How to Identify Anxiety in Cats
A cat with an anxiety disorder is a frightened cat. Something has happened in its life to make the cat fearful. It could have been loud noises, mistreatment, a fall, or any event that caused trauma. If your cat is overly sensitive to sounds or abrupt actions, anxiety is likely the cause. A specialized cat veterinarian can diagnose this condition and help you understand how to address it.
Why Is My Cat So afraid?
Cats, by nature, are cautious animals. They don’t like change. Have you noticed your cat creep slowly into a room after you’ve rearranged the furniture? When visitors come to your house, do your cats hide? These behaviors do not always suggest anxiety. Cats are careful creatures.
How Can I Tell If My Cat Has Anxiety?
There are degrees of anxiety disorder, ranging from mild to severe. If you’ve had your pet for a while, you know when its behavior changes. If you have recently adopted a kitten, you can’t know if it has suffered trauma before it came to you. You also may not realize that a cat in your care has been traumatized in your household. What doesn’t bother you might terrify your pet!
Signs of Anxiety in Your Cat
It seems like your cat is more nervous than usual. You’re worried that something is wrong. Consider these signs of cat anxiety:
- Increased nervousness and can’t settle down
- Pacing also indicates nervous anxiety
- Hiding more often from family and other pets in the house
- Loss of appetite
- More vocalization than normal
- Wary, more cautious
- Compulsive grooming
Your cat could have an underlying health condition that’s causing anxiety. Be sure to mention changes in your pet’s behaviors during wellness check visits or call Cat Care at Vinings at (404) 792-0700 to schedule an appointment.
How Do I Know When My Cat Needs Help?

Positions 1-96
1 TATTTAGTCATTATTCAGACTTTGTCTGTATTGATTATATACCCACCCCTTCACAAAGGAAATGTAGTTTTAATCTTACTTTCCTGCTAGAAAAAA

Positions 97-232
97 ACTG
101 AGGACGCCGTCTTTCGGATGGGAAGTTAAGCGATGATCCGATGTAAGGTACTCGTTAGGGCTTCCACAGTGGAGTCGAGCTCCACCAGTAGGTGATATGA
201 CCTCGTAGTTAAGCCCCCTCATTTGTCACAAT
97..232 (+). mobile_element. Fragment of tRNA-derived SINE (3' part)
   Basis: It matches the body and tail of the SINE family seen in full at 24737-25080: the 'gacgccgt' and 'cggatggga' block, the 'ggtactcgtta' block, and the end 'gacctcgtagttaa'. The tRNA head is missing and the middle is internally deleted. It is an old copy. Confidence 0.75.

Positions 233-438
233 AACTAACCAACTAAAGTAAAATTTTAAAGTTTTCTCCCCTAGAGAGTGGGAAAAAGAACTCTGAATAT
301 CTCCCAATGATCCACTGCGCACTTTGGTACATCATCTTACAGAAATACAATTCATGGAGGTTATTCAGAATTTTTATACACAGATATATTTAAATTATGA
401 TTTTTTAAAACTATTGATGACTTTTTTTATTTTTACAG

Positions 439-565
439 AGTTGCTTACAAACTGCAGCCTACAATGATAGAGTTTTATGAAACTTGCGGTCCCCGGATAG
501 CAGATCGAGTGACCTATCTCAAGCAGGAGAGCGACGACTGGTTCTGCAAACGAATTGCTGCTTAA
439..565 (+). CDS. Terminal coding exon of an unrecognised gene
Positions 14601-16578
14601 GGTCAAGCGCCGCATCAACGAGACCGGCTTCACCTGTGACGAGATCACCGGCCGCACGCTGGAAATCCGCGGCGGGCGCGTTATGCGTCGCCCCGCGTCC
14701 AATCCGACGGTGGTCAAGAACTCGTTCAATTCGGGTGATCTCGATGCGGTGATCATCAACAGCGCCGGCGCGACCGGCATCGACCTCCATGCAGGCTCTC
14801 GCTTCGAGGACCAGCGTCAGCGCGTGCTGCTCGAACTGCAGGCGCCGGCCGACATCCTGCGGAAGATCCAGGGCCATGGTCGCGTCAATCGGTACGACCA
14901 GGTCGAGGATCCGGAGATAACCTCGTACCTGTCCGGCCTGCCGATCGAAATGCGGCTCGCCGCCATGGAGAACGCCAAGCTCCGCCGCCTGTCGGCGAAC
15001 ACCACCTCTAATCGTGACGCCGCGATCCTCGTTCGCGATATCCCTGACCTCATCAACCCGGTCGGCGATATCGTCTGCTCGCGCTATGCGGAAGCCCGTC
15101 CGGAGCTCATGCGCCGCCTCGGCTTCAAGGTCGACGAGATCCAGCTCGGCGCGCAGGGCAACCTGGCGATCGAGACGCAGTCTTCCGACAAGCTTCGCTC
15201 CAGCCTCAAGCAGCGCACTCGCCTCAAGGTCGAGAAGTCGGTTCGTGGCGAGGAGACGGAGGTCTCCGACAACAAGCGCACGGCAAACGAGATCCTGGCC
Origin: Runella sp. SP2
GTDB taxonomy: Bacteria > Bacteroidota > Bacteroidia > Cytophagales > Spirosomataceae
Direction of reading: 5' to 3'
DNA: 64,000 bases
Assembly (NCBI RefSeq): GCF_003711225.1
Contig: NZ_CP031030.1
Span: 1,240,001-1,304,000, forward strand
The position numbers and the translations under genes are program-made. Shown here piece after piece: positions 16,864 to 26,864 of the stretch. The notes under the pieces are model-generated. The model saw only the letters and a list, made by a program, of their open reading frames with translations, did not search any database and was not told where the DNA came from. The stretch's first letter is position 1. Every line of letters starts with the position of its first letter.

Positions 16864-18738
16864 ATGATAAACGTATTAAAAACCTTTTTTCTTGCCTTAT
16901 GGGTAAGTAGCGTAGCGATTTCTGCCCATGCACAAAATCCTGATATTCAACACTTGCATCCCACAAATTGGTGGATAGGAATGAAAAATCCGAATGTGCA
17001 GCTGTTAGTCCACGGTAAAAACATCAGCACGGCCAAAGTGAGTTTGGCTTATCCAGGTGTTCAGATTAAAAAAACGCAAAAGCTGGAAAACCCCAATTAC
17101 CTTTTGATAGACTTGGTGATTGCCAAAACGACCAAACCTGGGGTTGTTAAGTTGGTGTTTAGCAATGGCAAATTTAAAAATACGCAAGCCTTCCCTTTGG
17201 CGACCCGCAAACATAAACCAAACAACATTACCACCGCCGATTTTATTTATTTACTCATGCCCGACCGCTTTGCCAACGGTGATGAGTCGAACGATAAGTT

Mild anxiety in humans and animals can be expected. We all feel anxious in times of stress. Have you recently moved, brought a new pet into the family, is there a new baby in the house? These are big changes for a cat and will cause a stress or anxiety reaction.
Moderate anxiety in cats will display more in your pet’s physical behavior such as crouching, keeping its tail close to the body, dilated pupils, rapid breathing. Try talking to your cat in soothing tones, holding and petting it, and introducing distractions. If your cat’s symptoms worsen, please call Cat Care at Vinings for help with your pet.
Do your best to intervene before your cat reaches such a fearful state that it cannot move or becomes aggressive.
What If I Can’t Calm My Cat?
Your cat will not just snap out of a state of moderate or severe anxiety. The reasons for its fear are real to your pet. If you’ve done everything you can to calm your pet, it’s time for medical intervention. Your trusted veterinarian at Cat Care at Vinings will give your cat a thorough exam including blood and fecal tests to determine if there is an underlying health reason for your cat’s anxiety.
If the diagnosis proves to be an anxiety disorder, we can help. We’ll talk to you about your cat’s environment, what medications may be needed, and explain how behavior modification training can help your cat be less fearful.
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